Mapping the internal structure of hadrons through color and spin effects
|PhD ceremony:||Mr T.A.A. (Tom) van Daal|
|When:||December 13, 2018|
|Supervisors:||prof. dr. D. (Daniël) Boer, prof. dr. P. Mulders|
|Where:||Academy building RUG|
|Faculty:||Science and Engineering|
Originally it was thought that the proton is not divisible into smaller particles. However, from collision experiments it follows that it consists of a ‘soup’ of countless ‘colored’ elementary particles such as quarks and gluons that are kept together by the strong nuclear force. The particles constituting the proton are also referred to as partons and their distributions are described by parton distribution functions (PDFs). As these functions cannot be calculated, they must be extracted from experiment. More knowledge on PDFs teaches us more about the inner workings of protons and enables us to more accurately describe collisions between protons at the Large Hadron Collider (LHC).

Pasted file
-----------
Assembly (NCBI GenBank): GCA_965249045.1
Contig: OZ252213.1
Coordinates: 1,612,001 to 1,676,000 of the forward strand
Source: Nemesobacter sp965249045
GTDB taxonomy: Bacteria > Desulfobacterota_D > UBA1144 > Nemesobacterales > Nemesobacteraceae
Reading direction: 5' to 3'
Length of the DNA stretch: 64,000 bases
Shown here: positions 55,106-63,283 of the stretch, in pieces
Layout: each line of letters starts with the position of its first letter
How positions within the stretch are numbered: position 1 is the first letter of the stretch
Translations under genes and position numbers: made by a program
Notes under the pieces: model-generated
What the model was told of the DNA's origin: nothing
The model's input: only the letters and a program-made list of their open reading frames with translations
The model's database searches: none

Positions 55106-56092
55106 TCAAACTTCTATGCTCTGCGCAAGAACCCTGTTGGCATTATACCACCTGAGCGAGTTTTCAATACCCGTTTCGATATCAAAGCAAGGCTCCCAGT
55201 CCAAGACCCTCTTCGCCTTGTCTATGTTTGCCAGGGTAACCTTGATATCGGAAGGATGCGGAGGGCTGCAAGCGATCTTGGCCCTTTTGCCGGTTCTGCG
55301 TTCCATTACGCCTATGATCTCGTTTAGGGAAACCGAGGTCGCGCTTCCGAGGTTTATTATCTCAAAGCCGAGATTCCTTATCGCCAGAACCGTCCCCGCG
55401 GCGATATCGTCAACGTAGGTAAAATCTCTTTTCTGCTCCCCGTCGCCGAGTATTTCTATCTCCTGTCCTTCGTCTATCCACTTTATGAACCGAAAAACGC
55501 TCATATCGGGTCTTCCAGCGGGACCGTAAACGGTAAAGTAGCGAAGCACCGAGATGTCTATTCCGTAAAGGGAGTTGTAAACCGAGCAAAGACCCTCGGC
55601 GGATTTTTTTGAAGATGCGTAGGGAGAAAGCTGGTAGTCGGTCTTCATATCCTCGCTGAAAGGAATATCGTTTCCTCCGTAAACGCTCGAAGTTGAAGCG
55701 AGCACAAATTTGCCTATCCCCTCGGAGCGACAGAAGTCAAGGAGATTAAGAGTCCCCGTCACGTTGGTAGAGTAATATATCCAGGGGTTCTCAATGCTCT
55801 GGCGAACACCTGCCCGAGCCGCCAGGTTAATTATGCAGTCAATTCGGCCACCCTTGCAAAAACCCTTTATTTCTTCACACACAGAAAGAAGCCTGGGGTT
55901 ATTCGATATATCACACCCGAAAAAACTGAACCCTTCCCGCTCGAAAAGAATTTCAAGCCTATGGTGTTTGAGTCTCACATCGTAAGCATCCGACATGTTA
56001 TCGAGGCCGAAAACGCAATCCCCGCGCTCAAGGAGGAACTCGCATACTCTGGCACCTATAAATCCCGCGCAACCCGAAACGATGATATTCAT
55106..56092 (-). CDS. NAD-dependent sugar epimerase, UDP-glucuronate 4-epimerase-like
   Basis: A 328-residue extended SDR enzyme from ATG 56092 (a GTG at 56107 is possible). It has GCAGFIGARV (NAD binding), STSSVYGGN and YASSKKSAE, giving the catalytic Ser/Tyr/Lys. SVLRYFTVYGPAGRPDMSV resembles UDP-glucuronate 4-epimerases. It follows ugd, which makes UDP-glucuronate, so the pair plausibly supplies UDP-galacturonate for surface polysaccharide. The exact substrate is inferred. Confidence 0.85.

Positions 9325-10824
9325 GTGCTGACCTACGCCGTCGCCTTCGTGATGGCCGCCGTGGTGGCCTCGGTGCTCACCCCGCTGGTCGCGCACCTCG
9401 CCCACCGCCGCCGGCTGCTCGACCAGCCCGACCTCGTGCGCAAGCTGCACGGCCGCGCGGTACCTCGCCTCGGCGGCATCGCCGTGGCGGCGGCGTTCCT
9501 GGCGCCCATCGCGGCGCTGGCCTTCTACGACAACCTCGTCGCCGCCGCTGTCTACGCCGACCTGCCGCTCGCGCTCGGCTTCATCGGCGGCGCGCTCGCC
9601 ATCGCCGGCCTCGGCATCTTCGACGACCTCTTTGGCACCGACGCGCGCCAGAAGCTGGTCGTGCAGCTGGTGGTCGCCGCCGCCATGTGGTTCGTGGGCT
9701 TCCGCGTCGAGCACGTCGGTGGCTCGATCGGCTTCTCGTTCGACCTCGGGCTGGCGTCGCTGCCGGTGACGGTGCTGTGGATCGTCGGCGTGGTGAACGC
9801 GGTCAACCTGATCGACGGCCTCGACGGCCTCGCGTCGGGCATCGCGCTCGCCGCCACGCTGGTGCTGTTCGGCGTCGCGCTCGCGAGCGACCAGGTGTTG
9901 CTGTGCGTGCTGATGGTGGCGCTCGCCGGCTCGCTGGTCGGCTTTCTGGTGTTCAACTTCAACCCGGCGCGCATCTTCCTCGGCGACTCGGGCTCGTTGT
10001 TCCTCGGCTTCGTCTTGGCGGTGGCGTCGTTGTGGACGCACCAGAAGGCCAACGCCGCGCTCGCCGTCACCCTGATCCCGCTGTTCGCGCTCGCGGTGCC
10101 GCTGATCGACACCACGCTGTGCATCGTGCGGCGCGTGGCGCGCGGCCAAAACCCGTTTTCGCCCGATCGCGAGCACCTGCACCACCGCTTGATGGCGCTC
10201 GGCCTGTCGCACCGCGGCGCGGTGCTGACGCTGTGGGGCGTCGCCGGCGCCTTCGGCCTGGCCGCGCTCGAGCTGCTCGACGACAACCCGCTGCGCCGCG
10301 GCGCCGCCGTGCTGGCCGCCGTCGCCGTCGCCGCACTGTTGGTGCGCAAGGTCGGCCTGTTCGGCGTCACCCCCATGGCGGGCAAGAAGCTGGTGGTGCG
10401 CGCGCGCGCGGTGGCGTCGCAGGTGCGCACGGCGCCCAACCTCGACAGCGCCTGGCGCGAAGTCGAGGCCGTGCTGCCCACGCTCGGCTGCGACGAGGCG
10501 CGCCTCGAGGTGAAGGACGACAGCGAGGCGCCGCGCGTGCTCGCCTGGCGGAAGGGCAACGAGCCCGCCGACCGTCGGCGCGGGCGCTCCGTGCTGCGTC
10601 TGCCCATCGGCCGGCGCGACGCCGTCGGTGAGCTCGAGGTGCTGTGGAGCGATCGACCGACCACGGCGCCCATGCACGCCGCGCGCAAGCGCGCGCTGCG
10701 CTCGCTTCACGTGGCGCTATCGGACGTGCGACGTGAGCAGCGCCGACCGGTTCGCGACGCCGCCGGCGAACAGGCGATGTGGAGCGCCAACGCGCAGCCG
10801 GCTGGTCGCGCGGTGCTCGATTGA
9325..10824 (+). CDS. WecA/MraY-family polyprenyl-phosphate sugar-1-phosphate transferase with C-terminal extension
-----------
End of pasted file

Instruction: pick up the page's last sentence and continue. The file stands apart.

In this thesis we have studied quantities that depend on various types of PDFs. We have investigated one particular PDF called the Boer-Mulders function that describes correlations between the spin and transverse momentum of quarks inside the proton. This function gives rise to a very specific asymmetry in the directions of produced particles. In contrast to earlier expectations, we have shown that this PDF does not suffer from quantum effects related to color entanglement. Furthermore, we have introduced various new gluon PDFs that contain interesting information on the behavior of gluons. As it turns out, the description of the gluon content of particles such as protons simplifies tremendously in certain collisions at very high energies. Finally, we have derived how certain asymmetries that have been observed in collisions between protons and lead nuclei at the LHC can be related to quantum correlations between gluons.